Associate Professor, Associate Dean of the Honors College
Department of Anthropology
Research area: Cultural Anthropology
Phone: (210) 458-5721
Office: MH 4.03.22
I am a cultural, medical anthropologist with expertise in the qualitative analysis of health and health care inequalities in the U.S.-Mexico borderlands. Broadly, I consider health, health care and illness from political economic and feminist perspectives. I am particularly interested in the production of health and health care inequalities within the context of transnationalism, biomedical hegemony, and identity. Originally from Harlingen, Texas, I have two primary research areas of interest: 1) reproductive health and health care among immigrant women from Mexico and Hispanic women living in the borderlands of South Texas; and 2) applied projects on Hispanic health disparities in San Antonio and the Texas-Mexico border. My applied work in reproductive health and health care is interdisciplinary with sociology, and I collaborate with community organizations on programming to improve the health and well-being of vulnerable populations. Rebecca Galema (U Denver), Nikky Greer (Temple U), and Sallie Han (SUNY - Oneonta), and I are conducting web-based research on carework/giving experiences among academic anthropologists as part of our larger Carework in the Academy initiative in the American Anthropological Association. Finally, my current, long term ethnographic project in the borderlands of South Texas considers how ideas of place shape leaders' initiatives to promote community health and well-being.
Honors and awards: Fellow of The University of Texas system Academy of Distinguished Teachers, Member of UTSA Academy of Distinguished Teaching Scholars, UT System Regents Outstanding Teaching Award, UTSA President's Distinguished Achievement for Community Engagement, UTSA President's Distinguished Achievement for Excellence in Teaching.
Ph.D., Stanford University, 2003
At the undergraduate level, I teach across levels, including Introduction to Anthropology, Introduction to Cultural Anthropology, The Field Experience, Medical Anthropology, Applied Anthropology, and Death & Dying. I have designed and led three distinct research and/or service learning study abroads in Mexico and Costa Rica. At the graduate level, I teach Medical Anthropology, Theory in Cultural Anthropology, Anthropology of Gender, Anthropology of the Body, and Teaching Anthropology. I advise students conducting research in medical anthropology, immigration, belonging, social justice and community-based movements in South Texas.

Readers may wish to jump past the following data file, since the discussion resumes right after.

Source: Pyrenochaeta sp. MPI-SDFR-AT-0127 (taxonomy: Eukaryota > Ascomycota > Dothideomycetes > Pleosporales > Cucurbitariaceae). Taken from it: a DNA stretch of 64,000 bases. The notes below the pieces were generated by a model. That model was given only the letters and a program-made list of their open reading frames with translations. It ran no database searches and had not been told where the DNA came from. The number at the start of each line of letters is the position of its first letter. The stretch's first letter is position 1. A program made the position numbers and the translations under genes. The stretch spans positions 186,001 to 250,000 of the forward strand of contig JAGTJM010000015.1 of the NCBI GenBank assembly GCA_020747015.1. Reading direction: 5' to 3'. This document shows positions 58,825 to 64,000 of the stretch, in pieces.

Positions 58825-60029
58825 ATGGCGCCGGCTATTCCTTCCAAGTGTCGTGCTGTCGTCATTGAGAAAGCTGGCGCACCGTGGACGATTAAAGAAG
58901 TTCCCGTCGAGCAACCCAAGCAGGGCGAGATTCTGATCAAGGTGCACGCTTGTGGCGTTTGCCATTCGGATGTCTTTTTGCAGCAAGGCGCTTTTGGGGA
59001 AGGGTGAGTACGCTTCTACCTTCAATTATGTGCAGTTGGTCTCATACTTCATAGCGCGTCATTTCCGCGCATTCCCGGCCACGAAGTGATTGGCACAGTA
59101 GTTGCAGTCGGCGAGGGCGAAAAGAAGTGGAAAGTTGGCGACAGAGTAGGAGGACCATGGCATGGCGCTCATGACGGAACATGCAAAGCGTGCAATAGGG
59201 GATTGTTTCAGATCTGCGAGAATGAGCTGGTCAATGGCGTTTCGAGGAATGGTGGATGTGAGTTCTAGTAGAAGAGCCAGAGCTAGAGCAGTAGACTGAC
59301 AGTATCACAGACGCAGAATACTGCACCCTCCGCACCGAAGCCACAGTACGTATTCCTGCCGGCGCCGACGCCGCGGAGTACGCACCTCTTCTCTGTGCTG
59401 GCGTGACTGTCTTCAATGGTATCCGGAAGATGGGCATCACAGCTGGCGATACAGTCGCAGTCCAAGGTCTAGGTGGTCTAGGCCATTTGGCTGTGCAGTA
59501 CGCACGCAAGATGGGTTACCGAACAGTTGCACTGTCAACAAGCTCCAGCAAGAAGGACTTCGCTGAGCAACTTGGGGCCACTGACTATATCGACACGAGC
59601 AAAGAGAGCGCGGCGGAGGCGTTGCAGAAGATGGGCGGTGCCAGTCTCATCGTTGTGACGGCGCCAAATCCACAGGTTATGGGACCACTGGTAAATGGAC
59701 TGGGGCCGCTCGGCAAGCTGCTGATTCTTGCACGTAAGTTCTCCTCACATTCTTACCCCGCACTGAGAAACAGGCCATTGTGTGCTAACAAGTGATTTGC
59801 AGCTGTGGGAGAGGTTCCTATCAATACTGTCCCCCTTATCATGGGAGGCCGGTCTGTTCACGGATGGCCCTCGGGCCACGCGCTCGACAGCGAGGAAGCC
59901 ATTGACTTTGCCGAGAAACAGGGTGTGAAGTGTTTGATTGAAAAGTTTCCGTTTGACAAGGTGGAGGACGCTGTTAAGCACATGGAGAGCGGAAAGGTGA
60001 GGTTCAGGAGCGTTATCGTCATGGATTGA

Prospective students: I am currently accepting MA and doctoral students. I am especially interested in applicants whose proposed research focuses on one or more of the following areas: U.S-Mexico borderlands, northern Mexico, and the South Texas region; gender, carework/giving, and reproduction; well-being; health inequalities; chronic illness; aging; and applied medical anthropology.
Current Ph.D. student: Jess Reid
Current MA students: Victoria Benavidez, Amanda Gagliano, Timothy Gutierrez, Chantelle Ruidant
Fleuriet, K. Jill and Trevor Chauvin. 2018. "‘Living Other Lives’: The Impact of Senior Theatre on Older Adult Wellbeing." Journal of Applied Arts and Health. 9(1)-37-51.
Fleuriet, K. Jill and Heide Castañeda. 2017. A Risky Place? Media and the Health Landscape in the (In)secure U.S.-Mexico Borderlands. North American Dialogue (Journal for the Society for North American Anthropology). 20(2):32-46.
Fleuriet, K. Jill and Thankam Sunil. 2017. “The Latina Birth Weight Paradox: The Role of Subjective Social Status.” Journal of Racial and Ethnic Health Disparities. DOI 10.1007/s40615-017-0419-0.
Cantu, Adelita G. and K. Jill Fleuriet. 2017. “'Making the Ordinary More Extraordinary:' Exploring Creativity as a Health Promotion Practice Among Older Adults in a Community-Based Professionally-Taught Arts Program." Journal of Holistic Nursing. doi.org/10.1177/0898010117697863
Fleuriet, K. Jill and T. S. Sunil. 2016. “Stress, Pregnancy, and Motherhood: Implications for Birth Weights in the Borderlands of Texas.” Medical Anthropology Quarterly 30(1):60-77.
Main Office: MH 4.03.38
Department of Anthropology
University of Texas at San Antonio
College of Liberal and Fine Arts
One UTSA Circle
San Antonio, TX 78249-1644